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Verizon: 5G adoption is up, 20% of customers have 5G-capable phones

Verizon raised its financial expectations for the rest of the year, based on momentum in 5G adoption and wireless service revenue growth as customers step-up to more expensive plans. The carrier said that 20% of its customer base now has 5G phones in-hand.

Verizon also raised its financial guidance for the year from about 3% in wireless service revenue growth, to between 3.5-4%, and also raised its expected earnings per share. Capital expenditure expectations (between $17.5-$18.5 billion, plus another $2-3 billion for C Band deployment) were unchanged.

In terms of C Band preparations, the carrier reported that it already put more than $160 million in capex into C Band in the first half. Verizon CEO and Chairman Hans Vestberg said that the carrier has all the gear it needs to deploy the 7,000-8,000 C Band sites that it plans to have ready to go by the end of the year. CFO Matt Ellis added that the “vast majority” of the radios necessary for that deployment are already in Verizon’s warehouses. The first tranche of C Band spectrum is slated to be available for use in December 2021, and Vestberg and Ellis said that spectrum clearing is on track.

Verizon CFO Matt Ellis called its second quarter results “exceptional, both financially and operationally.” Among the highlights:

-Consolidated operating revenues of $33.8 billion for the quarter, which is up nearly 11% from the same time last year and up more than 5% from the non-pandemic year of 2019. Net income was $5.9 billion.

-Total wireless service revenue was $16.9 billion, up 5.9% from the same period last year. Its consumer segment revenues were particularly strong, up more than 11% year-over-year; business segment revenues were up

-Total retail postpaid churn was 0.94%; retail postpaid phone churn was 0.72%. Verizon said that it had 528,000 retail postpaid net additions, which included 275,000 phone net adds. It now has 121.3 million total retail connections. On the consumer side, retail postpaid churn was 0.83% and postpaid phone churn was 0.65%, which Verizon noted was a record low that has only been exceeded during two quarters in 2020 — which was heavily impacted by the Covid-19 pandemic.

-Verizon reported 350,000 consumer retail postpaid net additions, including 197,000 phone net additions and 234,000 other connected device net additions, but also includes 81,000 tablet net losses. Verizon also added 92,000 Fios internet customers. In its business segment, it recorded retail postpaid churn of 1.3% and retail postpaid churn of 1.07%, with 178,000 net additions that includes 78,000 phone net adds.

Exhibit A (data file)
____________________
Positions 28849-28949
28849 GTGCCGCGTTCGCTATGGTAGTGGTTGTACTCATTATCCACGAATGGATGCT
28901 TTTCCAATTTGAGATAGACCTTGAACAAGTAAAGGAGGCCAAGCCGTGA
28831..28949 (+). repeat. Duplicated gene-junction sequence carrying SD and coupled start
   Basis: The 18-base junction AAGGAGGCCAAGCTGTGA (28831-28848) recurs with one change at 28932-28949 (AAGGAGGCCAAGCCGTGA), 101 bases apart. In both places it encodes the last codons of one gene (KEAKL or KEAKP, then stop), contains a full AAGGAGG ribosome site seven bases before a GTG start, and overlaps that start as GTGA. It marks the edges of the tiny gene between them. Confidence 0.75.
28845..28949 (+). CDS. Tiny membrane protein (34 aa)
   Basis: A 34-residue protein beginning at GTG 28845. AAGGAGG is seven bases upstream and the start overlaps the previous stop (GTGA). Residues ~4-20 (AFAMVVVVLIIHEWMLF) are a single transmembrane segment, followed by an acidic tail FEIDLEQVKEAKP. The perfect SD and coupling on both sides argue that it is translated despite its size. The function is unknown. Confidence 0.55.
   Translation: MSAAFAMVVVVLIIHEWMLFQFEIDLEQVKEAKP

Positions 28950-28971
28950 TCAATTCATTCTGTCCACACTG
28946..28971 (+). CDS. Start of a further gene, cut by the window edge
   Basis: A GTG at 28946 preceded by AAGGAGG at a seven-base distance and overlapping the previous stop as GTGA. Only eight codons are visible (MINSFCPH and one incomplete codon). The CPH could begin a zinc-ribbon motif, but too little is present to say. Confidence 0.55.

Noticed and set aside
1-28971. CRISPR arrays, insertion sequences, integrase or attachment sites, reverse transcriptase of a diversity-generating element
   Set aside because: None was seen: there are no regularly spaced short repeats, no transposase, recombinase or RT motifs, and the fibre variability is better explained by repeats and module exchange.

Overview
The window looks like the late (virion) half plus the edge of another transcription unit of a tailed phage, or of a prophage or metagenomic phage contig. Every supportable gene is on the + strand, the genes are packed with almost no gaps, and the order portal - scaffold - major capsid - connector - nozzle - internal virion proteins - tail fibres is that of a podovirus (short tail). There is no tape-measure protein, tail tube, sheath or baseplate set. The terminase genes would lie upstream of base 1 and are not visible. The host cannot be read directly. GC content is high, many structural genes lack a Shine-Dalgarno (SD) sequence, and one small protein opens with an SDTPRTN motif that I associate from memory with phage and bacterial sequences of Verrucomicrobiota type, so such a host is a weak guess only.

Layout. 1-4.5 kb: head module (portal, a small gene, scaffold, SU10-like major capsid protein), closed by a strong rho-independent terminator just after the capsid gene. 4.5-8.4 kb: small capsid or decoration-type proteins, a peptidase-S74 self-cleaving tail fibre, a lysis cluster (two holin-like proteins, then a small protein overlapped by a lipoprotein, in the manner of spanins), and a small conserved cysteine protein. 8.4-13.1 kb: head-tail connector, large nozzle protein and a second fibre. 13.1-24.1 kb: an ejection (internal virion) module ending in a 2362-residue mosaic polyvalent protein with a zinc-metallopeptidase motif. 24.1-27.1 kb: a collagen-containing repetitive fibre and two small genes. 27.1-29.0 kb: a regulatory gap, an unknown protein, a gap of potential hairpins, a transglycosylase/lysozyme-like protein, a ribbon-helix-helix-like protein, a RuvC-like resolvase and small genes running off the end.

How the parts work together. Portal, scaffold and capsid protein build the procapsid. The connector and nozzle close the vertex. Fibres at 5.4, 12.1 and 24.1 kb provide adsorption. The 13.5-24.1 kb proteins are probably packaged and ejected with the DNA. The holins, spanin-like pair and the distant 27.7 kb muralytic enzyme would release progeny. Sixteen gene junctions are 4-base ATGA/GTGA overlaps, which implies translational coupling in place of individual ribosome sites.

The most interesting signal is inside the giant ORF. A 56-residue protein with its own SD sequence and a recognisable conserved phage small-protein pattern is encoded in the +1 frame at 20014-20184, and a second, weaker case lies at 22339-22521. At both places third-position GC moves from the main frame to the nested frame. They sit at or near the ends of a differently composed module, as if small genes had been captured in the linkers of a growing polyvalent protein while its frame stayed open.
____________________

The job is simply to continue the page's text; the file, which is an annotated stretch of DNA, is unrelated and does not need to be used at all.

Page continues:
“We are quickly resuming pre-pandemic norms,” Vestberg said, adding that that meant both in terms of network traffic, store traffic and bringing Verizon employees back into offices, though he added that he said that some of the shift toward online activity will remain. He said later in the call that from a network activity basis, customer activity is near pre-covid levels. “As mobility traffic comes back, we have seen millimeter wave usage increase 290%, June year-to-date,” he said, adding that as more mmWave sites are deployed and more people upgrade to devices which are mmWave-capable, Verizon expects the percentage of mmWave traffic to increase quickly and consist of 5-10% in the most dense urban areas by the end of the year.

Ellis said that Verizon is also “well ahead of schedule” to meet its goal of deploying an additional 14,000 millimeter-wave sites this year, to bring the carrier to around 30,000 mmWave sites and mmWave coverage for 1-2 million homes.

Vestberg also noted that among the 20% of Verizon users who now have 5G devices, “the majority” of those are C Band-capable.

“Penetration of 5G is happening,” Vestberg said.

ABOUT AUTHOR

Kelly Hill
Kelly reports on network test and measurement, as well as the use of big data and analytics. She first covered the wireless industry for RCR Wireless News in 2005, focusing on carriers and mobile virtual network operators, then took a few years’ hiatus and returned to RCR Wireless News to write about heterogeneous networks and network infrastructure. Kelly is an Ohio native with a masters degree in journalism from the University of California, Berkeley, where she focused on science writing and multimedia. She has written for the San Francisco Chronicle, The Oregonian and The Canton Repository. Follow her on Twitter: @khillrcr

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